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11 years 3 weeks ago #7756 by corsica
i own the v10s and i think i would sometimes be faster in the v8 because of stability issue.if you don't want to race for the moment, if your program is large (taking photos, day trip...), choose the v8.

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11 years 2 weeks ago #7812 by kiwial
Boat set up will allways affect stability, if the leg length is too long or short the boat will feel less stable than it does when set up correctly

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9 years 4 months ago #16726 by Wattsy
Hi there. I was wondering if you're a currently living in Corsica? I'll be on the island at the beginning of July and would love to do some paddling whilst I'm there - do you know of anywhere to rent a surfski or anyone I could rent from?

Merci pour votre aide!

Andrew.

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9 years 4 months ago #16736 by Swimmer
Consider the V8 for starters. I've been paddling a V10S for just over a year now, in the ocean for about 6 months, and I still have stabilty problems with choppy conditions. Over summer, I got in lots of sessions,in various conditions, and I was feeling like I was getting somewhere but now it's cooled down [in Sth Aus], I haven't got out as much, and I've gone backwards. I went out on Saturday [after a break of 2 months]with a mate of mine who has the new V8, and he's only been paddling it for a few months and he ran circles around me. I traded off all my speed, bracing for stability. We did a 18km paddle and I was completely whacked at the end of it, had lots of spills, and he was fresh as a daisy. So, I jumped into his V8 and it was pure bliss, [felt a bit strange at first]but all I had to do was paddle, everything improved on the spot, paddle stroke technique, posture, the lot. It was as solid as rock, and my paddling cadence shot right up, translating into more speed, all because I didn't need to fight for stability. The choice is do you want to go and have a good session in all sorts of conditions, or do you want to find that you might only want to paddle in favourable conditions. I love the V10S, but I'm finding at the moment that I'm not paddling as much as I'd like in the sea, whereas with the V8, I wouldn't have those limitations. Depends I guess, on how seriously you intend to take your paddling. You can always upgrade later on. I know guys that have both V10S and V8 and use them both according to the conditions - something that I'm now considering. The new V8 is great to paddle, and if you're an intermediate paddler, it's probably not a trade off.

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9 years 4 months ago - 9 years 4 months ago #16737 by Kocho
Very true. If one does not have the technique appropriate for the conditions, they suffer. Those will be faster and happier in a more stable boat. A 2 ski setup is nice to have. Most whitewater and sea kayakers have multiple boats - one playboat, one for big water/trips, one fast cruiser... You either limit where you paddle or you get a couple of skis to widen the range of conditions to safely enjoy.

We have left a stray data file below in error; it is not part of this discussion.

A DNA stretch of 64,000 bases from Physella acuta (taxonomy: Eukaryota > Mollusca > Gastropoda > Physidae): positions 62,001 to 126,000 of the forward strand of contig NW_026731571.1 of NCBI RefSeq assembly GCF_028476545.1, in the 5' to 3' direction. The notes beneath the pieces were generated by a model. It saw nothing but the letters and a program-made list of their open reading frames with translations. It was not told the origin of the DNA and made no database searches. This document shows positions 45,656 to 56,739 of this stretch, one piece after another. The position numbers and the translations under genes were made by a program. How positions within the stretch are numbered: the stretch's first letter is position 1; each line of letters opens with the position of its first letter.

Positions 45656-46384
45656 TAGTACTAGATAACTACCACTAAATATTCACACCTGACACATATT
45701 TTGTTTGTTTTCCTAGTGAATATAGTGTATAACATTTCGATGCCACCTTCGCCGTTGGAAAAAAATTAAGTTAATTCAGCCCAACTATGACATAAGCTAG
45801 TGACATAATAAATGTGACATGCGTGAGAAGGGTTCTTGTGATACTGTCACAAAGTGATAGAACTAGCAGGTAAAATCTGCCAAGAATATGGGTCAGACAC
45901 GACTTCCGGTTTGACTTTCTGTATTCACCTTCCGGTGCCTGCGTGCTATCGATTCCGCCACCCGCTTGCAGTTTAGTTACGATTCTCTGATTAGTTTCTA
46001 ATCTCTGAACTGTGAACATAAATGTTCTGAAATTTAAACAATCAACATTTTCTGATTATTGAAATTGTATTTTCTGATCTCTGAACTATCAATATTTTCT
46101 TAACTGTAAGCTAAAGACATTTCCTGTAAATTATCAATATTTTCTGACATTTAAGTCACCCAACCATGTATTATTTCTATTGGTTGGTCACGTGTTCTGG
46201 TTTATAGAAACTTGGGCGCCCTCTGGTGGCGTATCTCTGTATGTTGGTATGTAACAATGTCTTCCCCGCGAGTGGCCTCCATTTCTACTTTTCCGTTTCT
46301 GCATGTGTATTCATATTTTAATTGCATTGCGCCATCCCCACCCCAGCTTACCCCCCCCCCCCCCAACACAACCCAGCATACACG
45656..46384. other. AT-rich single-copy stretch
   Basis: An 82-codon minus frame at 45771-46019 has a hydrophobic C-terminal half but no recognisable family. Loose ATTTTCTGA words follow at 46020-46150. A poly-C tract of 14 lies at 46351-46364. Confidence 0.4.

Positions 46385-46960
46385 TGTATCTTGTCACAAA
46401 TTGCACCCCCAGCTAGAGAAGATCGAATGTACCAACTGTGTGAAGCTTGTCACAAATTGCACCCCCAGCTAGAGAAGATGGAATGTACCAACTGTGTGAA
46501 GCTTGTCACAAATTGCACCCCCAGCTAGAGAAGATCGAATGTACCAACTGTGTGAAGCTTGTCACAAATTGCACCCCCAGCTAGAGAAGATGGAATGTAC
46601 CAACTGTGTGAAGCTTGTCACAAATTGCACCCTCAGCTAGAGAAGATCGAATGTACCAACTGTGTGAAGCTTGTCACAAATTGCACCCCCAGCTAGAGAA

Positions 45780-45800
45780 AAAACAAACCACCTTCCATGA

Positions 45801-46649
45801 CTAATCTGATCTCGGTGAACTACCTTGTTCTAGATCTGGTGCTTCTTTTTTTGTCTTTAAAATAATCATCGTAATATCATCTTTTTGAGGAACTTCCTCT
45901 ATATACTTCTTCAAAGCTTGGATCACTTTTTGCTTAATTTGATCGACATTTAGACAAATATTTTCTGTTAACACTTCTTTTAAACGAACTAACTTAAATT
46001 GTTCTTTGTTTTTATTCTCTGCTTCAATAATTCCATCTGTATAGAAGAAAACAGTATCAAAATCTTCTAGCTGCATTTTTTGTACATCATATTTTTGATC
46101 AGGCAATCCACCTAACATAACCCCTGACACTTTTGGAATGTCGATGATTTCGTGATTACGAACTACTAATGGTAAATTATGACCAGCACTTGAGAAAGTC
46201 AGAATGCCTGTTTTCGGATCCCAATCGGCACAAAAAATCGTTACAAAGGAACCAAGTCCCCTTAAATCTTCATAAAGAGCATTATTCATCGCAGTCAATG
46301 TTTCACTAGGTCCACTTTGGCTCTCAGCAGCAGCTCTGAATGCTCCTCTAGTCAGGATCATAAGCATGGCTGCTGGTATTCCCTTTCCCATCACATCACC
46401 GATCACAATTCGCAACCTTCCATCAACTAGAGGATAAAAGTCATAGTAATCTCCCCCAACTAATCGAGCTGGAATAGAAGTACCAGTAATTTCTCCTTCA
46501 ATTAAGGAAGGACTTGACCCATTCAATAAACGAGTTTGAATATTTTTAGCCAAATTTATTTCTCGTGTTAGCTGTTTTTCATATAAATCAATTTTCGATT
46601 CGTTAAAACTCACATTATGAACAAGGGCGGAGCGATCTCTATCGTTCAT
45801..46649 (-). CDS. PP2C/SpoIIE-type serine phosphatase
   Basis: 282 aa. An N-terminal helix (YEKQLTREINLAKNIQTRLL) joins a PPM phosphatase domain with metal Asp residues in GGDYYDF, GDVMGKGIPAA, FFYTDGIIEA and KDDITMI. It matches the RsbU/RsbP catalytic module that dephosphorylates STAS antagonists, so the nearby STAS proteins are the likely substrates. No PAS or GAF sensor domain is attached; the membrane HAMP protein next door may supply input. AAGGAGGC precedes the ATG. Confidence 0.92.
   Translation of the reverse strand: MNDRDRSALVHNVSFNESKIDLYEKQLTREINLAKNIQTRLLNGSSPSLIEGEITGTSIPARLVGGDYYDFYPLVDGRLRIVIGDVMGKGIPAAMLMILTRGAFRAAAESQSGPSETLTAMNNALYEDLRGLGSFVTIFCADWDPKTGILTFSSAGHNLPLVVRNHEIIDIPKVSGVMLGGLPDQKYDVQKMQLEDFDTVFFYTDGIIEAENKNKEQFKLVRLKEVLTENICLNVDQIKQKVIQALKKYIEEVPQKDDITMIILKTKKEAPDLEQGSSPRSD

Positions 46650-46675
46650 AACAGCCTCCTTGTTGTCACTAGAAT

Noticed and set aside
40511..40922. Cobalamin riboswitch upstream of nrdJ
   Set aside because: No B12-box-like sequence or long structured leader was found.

But just sticking with a single stable boat can be boring! Ijust sold my V10 Sport to get the new V10, even though I was definitely not yet at the limit of the Sport in rough stuff. I still got plenty of challenge in my rough water conditions, but on flat and for boat wakes riding (where I do most of my paddling), I thought I felt I could use the added speed and could actually extract it from a faster ski (plus the new V10 is supposed to be a better fit for me ergonomically). I feel at the rate I'm progressing, I should be able to get a good use of the V10 in rougher conditions on open water soon enough, probably this or next year. It just needs to arrive, hopefully in June :(
Last edit: 9 years 4 months ago by Kocho.

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9 years 4 months ago #16742 by Ranga
Stability before ability!

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9 years 4 months ago - 9 years 4 months ago #16744 by TaffyMick
Been paddling my new Fenn Blue Fin in the carbon layup for several weeks now. Stability wise - marginally less than a V8 but I feel faster due to the extra .5 metre length. Have tried a number of skis over the past year and like most didn't follow the old adage, as Ranga just stated, of "Stability Before Ability". Got very proficient at remounts though :lol:

Transitioning from sea kayaks to ocean skis is a quantum leap for most. In a sea kayak you are completely braced inside the boat and are a part of it. With a ski you are locked in from the hips down and into the seat and use a completely different paddle brace technique, due to the nature of the craft and the paddle itself.

The one critical thing that I have learned when paddling offshore which requires much more emphasis on an ocean ski than a sea kayak, is to remain loose from the hips up. Also to practice the finer art of stability I continuously practice in side swell and chop on either beam. Works for me.

So I have gone down the stability path and while I am a pretty good kayak paddler I am still learning the finer points of ocean ski paddling and the stable Blue Fin will allow me to do this. However, as some have previously stated I too will look at a faster boat for flat water events in the next few months. Will keep the Blue Fin for offshore/surf paddling.

Stellar SEI, Fenn Bluefin S, Sladecraft Comet Long Rec & Vajda K1
Last edit: 9 years 4 months ago by TaffyMick.

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9 years 4 months ago #16749 by Stew

Ranga wrote: Stability before ability!


From stability comes better ability?

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9 years 4 months ago #16750 by TaffyMick

Stew wrote:

Ranga wrote: Stability before ability!


From stability comes better ability?


Much better adage Stew ;)

Stellar SEI, Fenn Bluefin S, Sladecraft Comet Long Rec & Vajda K1